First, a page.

During the build-up and after the transition to democracy in 1994, many South Africans were excited about the promise of being free from apartheid and having the liberty to determine and define their own futures. Eighteen years into democracy, what answers will we give to the question: Are South Africans free, independent and taking charge of their lives?
Last week’s Human Rights Day celebration was a mix of activity. While many gathered in Soweto to listen to President Zuma’s speech, others gathered in Sharpeville to commemorate those who lost their lives in 1960. But not everyone was celebrating. Elsewhere in the country, there was a wave of community protest because the government has failed to deliver on its promise of basic human rights. The only way for the people to give vent to their frustration was to take to the streets on what should have been a day of celebration.
While the ANC government has made a valid point that the Human Rights Day is not only about Sharpeville, it has yet to pacify the protesters on the subject of its lack of service delivery.
Is the ANC government going to keep on promising things it cannot deliver? Rather, it is time for its leaders to acknowledge the fact that promises do not result in intended outcomes. When is it going to deliver to the people the housing, electricity, water and basic sanitation, etc, it promised them in 1994?
The Department of Human Settlement which replaced the former Department of Housing has a mandate to ensure that the government’s housing policy is implemented. The Zuma Administration has emphasised the need for human settlement paid by government as it expands the housing expenditure of the previous administrations. The government holds the view that many protests are based on the fact that people either do not have houses or lack services that were promised by politicians. It is now that we see how these promises have created a society that is dependent on spoon feeding by government. And before matters escalate even further, the unintended consequences of this dependence on government incentives and the erosion of the normal societal values of self-empowerment and ubuntu need to be properly assessed.
Government and Private sector housing construction, 1997/98 – 2010/11
Source: Stats SA
Following the inception of the RDP housing policy and project, since 1996 government housing development expenditure has increased beyond expectation. Of all new residential housing units built in South Africa since 1997, government has contributed an average of 78% of these new houses. Government’s constant increasing of its budgetary allocation to housing has instilled a dependence by many South Africans on government houses. It has also resulted in increased corruption within government. The awarding of some housing tenders has been irregular. Building inspectors have neglected to check the quality of houses with the result that many have needed extra attention and costly repairs, sometimes even before construction is complete. Despite government’s increased role in providing houses the backlog remains disturbingly high. This is illustrated in the figure 2 below.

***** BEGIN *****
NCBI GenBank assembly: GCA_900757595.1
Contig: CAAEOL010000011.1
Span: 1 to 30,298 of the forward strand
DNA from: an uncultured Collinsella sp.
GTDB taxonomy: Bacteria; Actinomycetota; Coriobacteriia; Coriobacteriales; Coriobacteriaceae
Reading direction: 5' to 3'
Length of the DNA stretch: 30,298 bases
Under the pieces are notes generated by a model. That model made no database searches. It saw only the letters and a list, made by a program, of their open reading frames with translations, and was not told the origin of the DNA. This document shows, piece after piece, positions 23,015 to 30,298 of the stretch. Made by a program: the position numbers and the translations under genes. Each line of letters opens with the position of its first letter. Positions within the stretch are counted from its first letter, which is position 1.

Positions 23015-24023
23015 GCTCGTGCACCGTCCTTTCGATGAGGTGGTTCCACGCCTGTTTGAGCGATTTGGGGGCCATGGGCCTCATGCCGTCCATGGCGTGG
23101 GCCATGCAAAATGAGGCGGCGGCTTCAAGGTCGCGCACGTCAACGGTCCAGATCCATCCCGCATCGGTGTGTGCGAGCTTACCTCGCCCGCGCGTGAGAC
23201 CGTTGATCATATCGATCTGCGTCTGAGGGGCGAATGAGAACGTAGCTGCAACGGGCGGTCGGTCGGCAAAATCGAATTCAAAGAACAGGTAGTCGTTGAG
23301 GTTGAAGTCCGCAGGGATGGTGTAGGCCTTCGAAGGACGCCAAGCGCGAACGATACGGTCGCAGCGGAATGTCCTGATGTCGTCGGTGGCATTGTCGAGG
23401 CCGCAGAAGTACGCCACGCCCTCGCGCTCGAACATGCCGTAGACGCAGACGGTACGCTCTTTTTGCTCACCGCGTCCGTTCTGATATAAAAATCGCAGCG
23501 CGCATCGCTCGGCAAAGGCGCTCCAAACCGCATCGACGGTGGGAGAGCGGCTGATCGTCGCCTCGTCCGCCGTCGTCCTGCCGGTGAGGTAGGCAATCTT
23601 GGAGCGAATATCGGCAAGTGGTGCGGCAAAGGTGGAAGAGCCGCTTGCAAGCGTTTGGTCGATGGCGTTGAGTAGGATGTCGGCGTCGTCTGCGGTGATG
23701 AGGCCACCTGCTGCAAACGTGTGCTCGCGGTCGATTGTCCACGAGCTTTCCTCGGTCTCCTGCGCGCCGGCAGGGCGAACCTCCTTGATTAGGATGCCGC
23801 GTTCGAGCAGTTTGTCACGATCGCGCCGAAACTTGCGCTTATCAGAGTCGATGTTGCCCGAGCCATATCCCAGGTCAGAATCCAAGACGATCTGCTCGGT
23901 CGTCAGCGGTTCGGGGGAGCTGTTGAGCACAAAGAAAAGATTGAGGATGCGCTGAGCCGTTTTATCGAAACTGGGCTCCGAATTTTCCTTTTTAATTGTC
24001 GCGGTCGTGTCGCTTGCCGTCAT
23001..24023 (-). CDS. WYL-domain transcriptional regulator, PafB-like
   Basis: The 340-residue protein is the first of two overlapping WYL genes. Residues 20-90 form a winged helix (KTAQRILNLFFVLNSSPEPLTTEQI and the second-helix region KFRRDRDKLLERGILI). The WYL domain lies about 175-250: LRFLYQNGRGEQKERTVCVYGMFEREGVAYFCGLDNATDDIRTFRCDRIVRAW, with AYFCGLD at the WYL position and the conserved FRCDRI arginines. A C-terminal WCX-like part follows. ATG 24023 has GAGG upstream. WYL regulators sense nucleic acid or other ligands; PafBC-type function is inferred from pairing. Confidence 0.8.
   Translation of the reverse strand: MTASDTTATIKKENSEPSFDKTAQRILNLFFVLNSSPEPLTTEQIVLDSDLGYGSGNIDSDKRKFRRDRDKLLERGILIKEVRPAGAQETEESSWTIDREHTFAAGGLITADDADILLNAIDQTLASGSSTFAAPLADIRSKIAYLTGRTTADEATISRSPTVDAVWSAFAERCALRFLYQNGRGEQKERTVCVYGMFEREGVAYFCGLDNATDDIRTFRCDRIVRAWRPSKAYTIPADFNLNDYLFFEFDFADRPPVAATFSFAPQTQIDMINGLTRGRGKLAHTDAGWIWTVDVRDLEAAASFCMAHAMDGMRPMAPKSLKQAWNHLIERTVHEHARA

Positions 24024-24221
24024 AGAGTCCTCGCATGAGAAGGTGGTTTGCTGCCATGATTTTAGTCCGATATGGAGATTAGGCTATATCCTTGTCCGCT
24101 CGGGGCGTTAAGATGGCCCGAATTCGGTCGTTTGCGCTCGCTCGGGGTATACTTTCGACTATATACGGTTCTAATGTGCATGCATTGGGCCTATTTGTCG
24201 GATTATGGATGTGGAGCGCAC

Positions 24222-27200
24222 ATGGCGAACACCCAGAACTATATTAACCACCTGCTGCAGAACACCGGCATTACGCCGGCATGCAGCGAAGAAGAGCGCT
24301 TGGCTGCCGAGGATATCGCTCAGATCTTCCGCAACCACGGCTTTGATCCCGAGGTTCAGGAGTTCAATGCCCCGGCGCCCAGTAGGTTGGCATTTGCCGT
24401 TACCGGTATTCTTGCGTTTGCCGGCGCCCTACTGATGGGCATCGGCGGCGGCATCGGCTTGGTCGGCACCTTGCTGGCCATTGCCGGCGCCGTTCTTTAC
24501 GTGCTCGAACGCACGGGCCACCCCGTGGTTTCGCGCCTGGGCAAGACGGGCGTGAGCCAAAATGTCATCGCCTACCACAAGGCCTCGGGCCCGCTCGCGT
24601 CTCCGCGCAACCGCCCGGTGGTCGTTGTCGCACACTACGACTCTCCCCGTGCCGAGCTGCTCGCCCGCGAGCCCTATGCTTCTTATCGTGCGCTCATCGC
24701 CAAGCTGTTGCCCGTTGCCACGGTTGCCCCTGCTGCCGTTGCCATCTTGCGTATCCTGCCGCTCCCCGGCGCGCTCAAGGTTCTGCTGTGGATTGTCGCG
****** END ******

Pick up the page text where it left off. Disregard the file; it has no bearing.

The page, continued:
Annual housing backlog figures, 1996/97 – 2008/09
Source: Department of Housing, 2010
Making people believe that they have to depend on the government for housing gives them the incentive to sit back and do nothing. It reduces their will to be self-sufficient and accept personal responsibility for their lives.
It is true, of course, that some people are so destitute that they need the support and help of others in order to survive, but this help does not, necessarily, have to come from government. South Africans, black and white, have traditionally taken care of one another through families, churches, community organisations, etc. This role has now been progressively eroded by increased government intervention.
It is also true that many South Africans were disadvantaged in the past by the apartheid government and thus, today, are as yet unable to fully realise their potential. Government must recognise, though, that by introducing more and continuing to supply dependency incentives in the way that it has done to blacks since 1994, it will keep many people captive and make even more people dependent on government, stopping them from using their own initiative to improve their lives. In the interests of each and every South African, people need to be free from government’s apron strings if they are ever to realise their potential and the self-fulfilment that will enable them to lead more rewarding, and satisfying lives. Eighteen years into the transition to democracy – it is high time for government to be bold and say to all the people of South Africa – you have to be free to prosper and to be what you really want to be.
Government has core functions to perform and these do not include interfering in every aspect of the peoples’ lives. The biggest lesson to be learnt from last week’s Human Rights Day protests is that South Africans, including the poor, are sick and tired of government’s empty promises – especially in matters that do not truly fall within government’s ambit.
AUTHOR Vivian Atud is an economist with the Free Market Foundation. This article may be republished without prior consent but with acknowledgement to the author. The views expressed in the article are the author’s and are not necessarily shared by the members of the Foundation.
FMF Feature Article / 27 March 2012